The Keeper: The BRWC Review.
Forgiveness is innately human. We are all capable of it, and we have all sought it out at some point in our lives. It is not always straightforward though; some actions are so dark and twisted that forgiving them takes a monumental effort. One of the most significant examples of the power of forgiveness is the story of Bert Trautmann (David Kross). When Trautmann first arrived in Britain, he was a prisoner of war caught in the dying months of the Second World War. He had joined the Nazi army of his own ignorant volition and went on to earn the Iron Cross. If someone were only to know this about Bert and nothing else, then his Order of The British Empire, awarded to him in 2004, would sound like complete insanity. The gap between is where director Marcus H. Rosenmüller’s newest film comes in.
Appropriately named “The Keeper” this sports biopic is light on football and high in drama. This decision was the right one as although the script is lacking in certain vital aspects of Bert’s life, it is entirely brilliant and evocative. The discourse on just how hard it is to forgive someone for being apart of the cruellest regime in human history works incredibly well. Bert’s eventual wife Margate (Freya Mavor) is the perfect example of this. She starts out hating Bert; he was on the side of the men that took away countless British lives and committed many other atrocities. She says it best when she berates him, telling him that he stole the youth of the young men and women of Britain and that being good at football will not change that. Margate’s forgiveness is as much the heart of this story as Bert himself, and that strengthens the film to no end. She is the perfect representation of how the world came to embrace him.
The uniting power of sport is the most moving part of any sports film. There is something about the struggle and triumph of athletes that will always be endearing. The biggest strength of “The Keeper” is that it combines athletic heroics with the aforementioned complicated forgiveness. It elevates the sporting sequences to a whole new level of emotion. This is not a run of the mill underdog story; this is the most hated person in Manchester becoming a hero for Manchester City despite 20,000 people, many of whom were Jewish, protesting when he signed for the club. If I did not know it was true, I would struggle to believe it.
The performances are what drive this more so than anything else. Kross and Mavor have instant chemistry that flows at the perfect level throughout. Once married, they shine all the brighter and carry the hefty weight of the drama to the end without missing a beat. Marvor, in particular, tugs at the heartstrings. She has numerous moments to command the screen, and she pulls it off every time and in captivating fashion. Her speech to the people of Manchester pleading and debating with them as to why they should forgive her husband is spectacularly moving. Another noteworthy performance is that of Harry Melling as “Sergeant Smythe” who is both detestable and engaging in his role. He rules his concentration camp without compassion, and when all is said and done, it is almost impossible to say if we should condemn him for that or not.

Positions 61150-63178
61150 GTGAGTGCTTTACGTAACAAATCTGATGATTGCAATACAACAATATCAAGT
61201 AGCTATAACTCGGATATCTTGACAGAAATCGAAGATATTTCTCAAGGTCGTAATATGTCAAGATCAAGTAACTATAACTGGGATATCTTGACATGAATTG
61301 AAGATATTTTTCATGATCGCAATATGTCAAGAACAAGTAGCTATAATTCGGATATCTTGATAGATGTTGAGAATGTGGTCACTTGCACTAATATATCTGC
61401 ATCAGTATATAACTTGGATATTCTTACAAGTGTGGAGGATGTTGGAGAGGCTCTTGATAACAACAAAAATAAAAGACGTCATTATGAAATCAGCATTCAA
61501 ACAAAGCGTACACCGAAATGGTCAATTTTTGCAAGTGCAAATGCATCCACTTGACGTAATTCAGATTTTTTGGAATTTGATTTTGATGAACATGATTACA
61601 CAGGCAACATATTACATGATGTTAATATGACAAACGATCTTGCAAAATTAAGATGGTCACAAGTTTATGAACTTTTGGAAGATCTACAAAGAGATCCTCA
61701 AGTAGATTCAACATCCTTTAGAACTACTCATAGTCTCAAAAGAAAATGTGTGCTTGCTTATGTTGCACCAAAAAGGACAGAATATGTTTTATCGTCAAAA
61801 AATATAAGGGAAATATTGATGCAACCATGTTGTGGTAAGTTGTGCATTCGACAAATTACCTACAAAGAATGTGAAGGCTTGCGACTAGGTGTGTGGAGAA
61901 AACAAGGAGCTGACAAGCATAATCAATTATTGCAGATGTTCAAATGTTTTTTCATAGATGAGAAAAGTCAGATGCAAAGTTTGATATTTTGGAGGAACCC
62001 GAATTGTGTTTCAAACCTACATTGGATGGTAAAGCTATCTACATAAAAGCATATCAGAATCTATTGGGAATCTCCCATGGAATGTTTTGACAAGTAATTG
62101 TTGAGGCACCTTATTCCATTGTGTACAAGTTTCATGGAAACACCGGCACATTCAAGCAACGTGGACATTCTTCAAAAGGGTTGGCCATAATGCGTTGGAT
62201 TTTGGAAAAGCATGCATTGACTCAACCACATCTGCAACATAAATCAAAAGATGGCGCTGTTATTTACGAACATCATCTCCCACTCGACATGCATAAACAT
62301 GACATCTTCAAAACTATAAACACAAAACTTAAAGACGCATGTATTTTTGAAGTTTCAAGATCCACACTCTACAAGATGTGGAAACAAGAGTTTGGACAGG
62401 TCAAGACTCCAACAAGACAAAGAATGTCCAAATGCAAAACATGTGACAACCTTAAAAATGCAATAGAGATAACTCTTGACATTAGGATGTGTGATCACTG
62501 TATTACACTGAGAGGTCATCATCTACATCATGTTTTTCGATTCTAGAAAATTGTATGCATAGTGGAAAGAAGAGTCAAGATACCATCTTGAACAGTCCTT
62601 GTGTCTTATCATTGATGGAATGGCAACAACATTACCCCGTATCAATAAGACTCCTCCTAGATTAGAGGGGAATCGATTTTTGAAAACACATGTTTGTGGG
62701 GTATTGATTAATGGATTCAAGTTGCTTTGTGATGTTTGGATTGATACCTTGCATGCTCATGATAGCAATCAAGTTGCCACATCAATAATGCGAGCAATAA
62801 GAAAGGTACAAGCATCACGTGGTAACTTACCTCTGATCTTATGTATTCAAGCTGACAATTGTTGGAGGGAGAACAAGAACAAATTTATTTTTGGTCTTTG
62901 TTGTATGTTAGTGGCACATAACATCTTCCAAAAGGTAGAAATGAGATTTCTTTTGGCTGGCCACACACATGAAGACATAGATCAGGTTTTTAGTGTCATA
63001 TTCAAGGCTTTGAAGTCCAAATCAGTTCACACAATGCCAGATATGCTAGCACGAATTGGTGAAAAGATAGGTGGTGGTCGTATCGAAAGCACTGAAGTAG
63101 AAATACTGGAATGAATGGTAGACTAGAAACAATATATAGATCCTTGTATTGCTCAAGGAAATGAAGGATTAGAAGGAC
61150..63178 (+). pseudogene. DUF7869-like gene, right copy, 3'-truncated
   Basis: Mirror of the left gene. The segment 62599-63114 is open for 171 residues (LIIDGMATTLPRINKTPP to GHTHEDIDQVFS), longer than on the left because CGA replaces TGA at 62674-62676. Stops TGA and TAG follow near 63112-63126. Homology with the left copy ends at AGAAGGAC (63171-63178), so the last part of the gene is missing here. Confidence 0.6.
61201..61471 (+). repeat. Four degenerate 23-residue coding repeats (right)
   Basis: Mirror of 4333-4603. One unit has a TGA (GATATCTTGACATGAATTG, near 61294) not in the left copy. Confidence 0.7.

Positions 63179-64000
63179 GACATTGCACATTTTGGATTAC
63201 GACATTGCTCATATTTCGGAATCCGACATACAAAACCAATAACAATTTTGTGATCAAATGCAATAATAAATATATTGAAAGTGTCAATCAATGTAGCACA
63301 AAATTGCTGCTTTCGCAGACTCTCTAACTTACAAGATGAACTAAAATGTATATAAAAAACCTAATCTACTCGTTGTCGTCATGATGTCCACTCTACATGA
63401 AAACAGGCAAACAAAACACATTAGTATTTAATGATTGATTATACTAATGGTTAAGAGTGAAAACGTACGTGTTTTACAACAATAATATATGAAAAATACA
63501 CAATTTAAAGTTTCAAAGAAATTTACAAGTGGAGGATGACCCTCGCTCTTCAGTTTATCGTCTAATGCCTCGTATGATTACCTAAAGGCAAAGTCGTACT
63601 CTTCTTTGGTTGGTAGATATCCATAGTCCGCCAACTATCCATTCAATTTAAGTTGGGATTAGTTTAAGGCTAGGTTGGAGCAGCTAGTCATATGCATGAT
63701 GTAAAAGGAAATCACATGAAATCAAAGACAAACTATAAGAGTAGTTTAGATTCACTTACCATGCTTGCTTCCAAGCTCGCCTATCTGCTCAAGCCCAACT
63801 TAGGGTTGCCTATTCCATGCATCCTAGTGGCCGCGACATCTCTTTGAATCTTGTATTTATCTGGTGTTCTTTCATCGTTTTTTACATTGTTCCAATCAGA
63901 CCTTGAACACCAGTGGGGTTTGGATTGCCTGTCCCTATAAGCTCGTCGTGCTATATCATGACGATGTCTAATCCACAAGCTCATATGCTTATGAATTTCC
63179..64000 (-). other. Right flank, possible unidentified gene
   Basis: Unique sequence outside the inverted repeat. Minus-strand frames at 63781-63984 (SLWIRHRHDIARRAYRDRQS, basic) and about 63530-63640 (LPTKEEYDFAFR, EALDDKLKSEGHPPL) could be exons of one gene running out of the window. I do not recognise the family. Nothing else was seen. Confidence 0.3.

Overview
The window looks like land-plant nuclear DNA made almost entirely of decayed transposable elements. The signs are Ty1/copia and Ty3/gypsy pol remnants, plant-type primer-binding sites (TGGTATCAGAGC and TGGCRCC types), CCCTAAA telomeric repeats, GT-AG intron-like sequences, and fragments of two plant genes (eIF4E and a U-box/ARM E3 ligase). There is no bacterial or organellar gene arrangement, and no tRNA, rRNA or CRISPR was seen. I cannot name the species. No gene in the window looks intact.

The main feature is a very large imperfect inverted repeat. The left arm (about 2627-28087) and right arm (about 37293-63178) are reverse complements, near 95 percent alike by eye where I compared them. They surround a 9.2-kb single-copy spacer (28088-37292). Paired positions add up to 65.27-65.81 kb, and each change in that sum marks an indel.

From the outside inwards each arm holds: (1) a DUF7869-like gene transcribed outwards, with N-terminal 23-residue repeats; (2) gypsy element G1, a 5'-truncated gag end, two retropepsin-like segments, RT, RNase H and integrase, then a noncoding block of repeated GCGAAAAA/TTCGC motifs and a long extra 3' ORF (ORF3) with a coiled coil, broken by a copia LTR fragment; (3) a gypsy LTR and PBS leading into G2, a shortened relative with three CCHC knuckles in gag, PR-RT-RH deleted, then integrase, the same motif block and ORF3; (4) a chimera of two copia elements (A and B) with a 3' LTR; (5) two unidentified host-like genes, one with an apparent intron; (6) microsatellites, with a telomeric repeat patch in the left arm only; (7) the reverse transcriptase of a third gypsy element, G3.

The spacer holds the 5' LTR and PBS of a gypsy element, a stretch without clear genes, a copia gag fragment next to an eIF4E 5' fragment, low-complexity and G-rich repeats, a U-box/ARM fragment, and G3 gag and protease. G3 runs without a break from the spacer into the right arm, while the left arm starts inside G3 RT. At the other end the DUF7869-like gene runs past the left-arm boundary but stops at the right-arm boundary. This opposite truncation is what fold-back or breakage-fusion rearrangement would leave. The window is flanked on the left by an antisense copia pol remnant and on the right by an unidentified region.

The score is beautiful and successfully encompasses the trauma to triumph tale that “The Keeper” is. Musical scores endeavour to elevate every aspect of the screen, and composer Gerd Baumann has achieved that here.
The direction is the films only notable hiccup. The overall approach of the movie is rather straight forward and respectful. Unfortunately, some small periods slide past without much impact as a result of this. The presentation of such a complex script in such a straightforward manner is also unfortunate. More could have been said with the movie had the right risks been taken at the right moments. However, Rosenmüller treads lightly with his subjects, as so many directors of biopics do. It is worth noting testing the waters by utilising a faster pace and more engaging direction very quickly could have stifled a story very much worth telling well. If the leisurely pace is the price that must be paid to avoid disaster than in this case, I am more than happy to pay it.
“The Keeper” finds the perfect way to articulate the substantial power of forgiveness. This sports biopic may go easy on the sport, but the emotion still manages to soar as high as the Bert himself did between the posts. Rosenmüller’s approach to the film may have been safe, but that is not enough to overly damage this moving cinema experience.
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